Friday, June 22, 2018
Home and Garden

When summer arrives, so does DIY season

Reinvigorated by warm weather, we do-it-yourselfers want to get outdoors and tackle all those to-do lists we've been avoiding. Or maybe it's something indoors (and air-conditioned) that's moved to the top of our agenda.

"One of the major trends we're seeing (for 2013) is the rebirth of DIY," said Lou Manfredini, Ace Hardware's national DIY expert and home-improvement contributor on NBC's Today.

As a part of DIY, painting season is in full swing. Paint is the easiest and fastest way to update a room; a new spot of color can make the house look fresh.

In fabrics, bright and stripes are hot. Neon pinks, greens and blues scream summer — especially outdoors.

Indoors, summery whites and beachy-blue hues bring in coolness.

New products also opened up new DIY categories. "Lighting is a huge trend now," Manfredini said. "The phase-out of the incandescent bulb has forced manufacturers to double up efforts to make more acceptable alternatives." That includes LED fixtures that can be installed by DIYers.

Among the hot sellers this summer is do-it-yourself automated home technology such as Wi-Fi-enabled programmable thermostats and security cameras and systems that hook up to Wi-Fi and allow long-distance monitoring via the Internet.

Safety tips

Manfredini offers this advice to keep do-it-yourselfers safe this summer:

Lawn safety: Before you mow your lawn, take time to walk the yard quickly to inspect for items that may be lying on the ground. "Sticks and stones can break your bones — particularly if the blade of the mower picks it up and throws it at high speed from under the mower's deck," Manfredini said.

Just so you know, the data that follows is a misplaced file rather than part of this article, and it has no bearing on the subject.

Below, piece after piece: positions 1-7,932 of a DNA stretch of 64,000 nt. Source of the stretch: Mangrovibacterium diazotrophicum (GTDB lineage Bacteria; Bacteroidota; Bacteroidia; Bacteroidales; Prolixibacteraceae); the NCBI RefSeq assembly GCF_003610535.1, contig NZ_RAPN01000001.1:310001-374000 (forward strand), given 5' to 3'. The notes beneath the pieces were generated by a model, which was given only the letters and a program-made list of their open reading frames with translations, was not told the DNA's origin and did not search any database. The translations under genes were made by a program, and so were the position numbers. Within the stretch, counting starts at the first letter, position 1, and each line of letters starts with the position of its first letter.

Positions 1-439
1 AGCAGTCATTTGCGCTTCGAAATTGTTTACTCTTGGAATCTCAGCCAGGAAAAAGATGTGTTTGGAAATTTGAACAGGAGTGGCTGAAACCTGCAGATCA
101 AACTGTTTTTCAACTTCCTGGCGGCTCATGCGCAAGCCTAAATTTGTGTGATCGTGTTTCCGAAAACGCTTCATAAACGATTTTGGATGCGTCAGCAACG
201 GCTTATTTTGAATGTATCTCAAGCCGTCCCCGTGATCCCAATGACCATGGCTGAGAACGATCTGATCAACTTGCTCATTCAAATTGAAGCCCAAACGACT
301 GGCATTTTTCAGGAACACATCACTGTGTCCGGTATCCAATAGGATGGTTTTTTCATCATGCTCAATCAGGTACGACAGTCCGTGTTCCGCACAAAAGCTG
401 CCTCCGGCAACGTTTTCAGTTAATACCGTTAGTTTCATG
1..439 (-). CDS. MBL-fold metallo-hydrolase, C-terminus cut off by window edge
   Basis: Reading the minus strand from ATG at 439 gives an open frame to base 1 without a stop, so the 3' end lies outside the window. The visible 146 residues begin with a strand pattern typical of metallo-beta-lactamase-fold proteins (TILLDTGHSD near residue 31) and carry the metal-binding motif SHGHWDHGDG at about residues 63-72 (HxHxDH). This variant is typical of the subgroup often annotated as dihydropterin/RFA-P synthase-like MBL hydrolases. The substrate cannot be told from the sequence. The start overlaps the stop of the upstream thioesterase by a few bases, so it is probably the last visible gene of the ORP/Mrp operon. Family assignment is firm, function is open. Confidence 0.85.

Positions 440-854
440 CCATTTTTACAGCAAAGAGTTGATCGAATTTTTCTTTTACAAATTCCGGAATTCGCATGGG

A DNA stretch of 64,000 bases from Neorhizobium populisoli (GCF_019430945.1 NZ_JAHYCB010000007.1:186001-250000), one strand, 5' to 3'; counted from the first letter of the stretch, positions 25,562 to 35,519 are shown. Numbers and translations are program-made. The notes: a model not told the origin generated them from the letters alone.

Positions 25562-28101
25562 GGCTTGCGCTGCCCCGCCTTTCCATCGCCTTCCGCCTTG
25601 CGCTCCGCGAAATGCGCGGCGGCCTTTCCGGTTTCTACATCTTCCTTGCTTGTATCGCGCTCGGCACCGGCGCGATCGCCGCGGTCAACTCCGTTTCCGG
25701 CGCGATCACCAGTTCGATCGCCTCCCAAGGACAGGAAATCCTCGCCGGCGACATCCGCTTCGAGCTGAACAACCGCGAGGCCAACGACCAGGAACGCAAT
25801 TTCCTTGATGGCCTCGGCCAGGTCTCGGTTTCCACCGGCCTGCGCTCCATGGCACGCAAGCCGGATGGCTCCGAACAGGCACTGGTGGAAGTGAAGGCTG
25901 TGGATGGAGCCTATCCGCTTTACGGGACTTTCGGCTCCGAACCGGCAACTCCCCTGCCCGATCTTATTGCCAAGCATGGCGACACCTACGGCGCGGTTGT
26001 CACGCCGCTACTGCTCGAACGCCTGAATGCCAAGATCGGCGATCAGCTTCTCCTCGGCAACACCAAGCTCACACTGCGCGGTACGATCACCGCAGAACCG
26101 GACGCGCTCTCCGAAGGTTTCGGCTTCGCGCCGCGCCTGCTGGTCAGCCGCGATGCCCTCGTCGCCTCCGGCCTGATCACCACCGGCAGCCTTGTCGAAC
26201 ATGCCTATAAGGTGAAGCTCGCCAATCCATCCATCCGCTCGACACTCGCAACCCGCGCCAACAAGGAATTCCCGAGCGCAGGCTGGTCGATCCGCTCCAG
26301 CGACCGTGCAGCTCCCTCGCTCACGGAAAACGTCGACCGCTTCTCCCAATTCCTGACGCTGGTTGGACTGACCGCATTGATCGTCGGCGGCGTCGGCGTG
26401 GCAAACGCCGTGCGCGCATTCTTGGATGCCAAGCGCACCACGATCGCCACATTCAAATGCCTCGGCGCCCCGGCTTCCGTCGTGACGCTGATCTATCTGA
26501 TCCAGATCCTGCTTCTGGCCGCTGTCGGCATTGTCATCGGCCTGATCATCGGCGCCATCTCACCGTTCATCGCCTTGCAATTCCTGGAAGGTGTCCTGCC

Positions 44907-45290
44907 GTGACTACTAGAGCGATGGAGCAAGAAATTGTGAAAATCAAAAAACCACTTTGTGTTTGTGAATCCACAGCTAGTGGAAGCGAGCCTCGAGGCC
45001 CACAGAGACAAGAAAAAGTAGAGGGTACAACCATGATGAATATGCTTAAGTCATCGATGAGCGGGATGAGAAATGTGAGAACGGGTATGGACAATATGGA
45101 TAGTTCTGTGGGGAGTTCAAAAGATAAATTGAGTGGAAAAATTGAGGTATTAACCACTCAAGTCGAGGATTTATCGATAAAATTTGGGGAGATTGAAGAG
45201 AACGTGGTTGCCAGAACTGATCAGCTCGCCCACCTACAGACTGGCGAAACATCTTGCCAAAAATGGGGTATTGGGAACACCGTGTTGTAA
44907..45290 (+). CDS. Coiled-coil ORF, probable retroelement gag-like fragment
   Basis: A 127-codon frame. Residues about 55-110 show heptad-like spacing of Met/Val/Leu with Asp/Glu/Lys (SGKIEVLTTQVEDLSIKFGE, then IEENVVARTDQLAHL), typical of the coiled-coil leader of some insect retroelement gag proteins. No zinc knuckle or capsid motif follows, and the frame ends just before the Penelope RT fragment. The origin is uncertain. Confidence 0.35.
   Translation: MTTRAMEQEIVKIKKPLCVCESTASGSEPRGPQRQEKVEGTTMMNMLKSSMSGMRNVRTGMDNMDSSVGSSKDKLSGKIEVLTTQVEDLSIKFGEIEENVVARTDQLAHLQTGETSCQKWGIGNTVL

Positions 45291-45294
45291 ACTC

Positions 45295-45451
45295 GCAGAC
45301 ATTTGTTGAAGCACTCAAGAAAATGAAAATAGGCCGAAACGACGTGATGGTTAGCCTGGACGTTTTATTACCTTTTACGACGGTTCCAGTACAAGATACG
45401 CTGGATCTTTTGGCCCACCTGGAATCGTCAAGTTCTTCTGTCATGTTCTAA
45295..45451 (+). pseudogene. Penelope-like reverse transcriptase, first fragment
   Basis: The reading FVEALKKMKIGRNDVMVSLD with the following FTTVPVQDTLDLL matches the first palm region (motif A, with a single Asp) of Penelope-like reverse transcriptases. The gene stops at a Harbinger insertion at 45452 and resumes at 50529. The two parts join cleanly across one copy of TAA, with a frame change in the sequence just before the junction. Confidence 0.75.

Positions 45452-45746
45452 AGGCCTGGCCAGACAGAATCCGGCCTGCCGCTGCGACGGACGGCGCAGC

Protect your eyes: The blades of a power mower and strings of a weed trimmer can hurl objects such as rocks and twigs at high speeds, turning them into dangerous projectiles. Use safety eyewear.

Help your hands: There is nothing better than digging in the dirt, but for most of us, it's a great way to tear up our hands, Manfredini said. A good pair of gloves that fit well will give you added protection and help keep you working longer in the garden.

Remember your ears: Lawn and garden power tools make your outdoor chores go much more quickly. But the noise they make can harm your hearing even if you are only exposed for a short time, Manfredini said. Make sure you wear ear protection.

Breathe easier: Some projects can be harmful to your respiratory system — particularly if they involve chemicals, dust or mold. Use breathing protection such as a mask or respirator.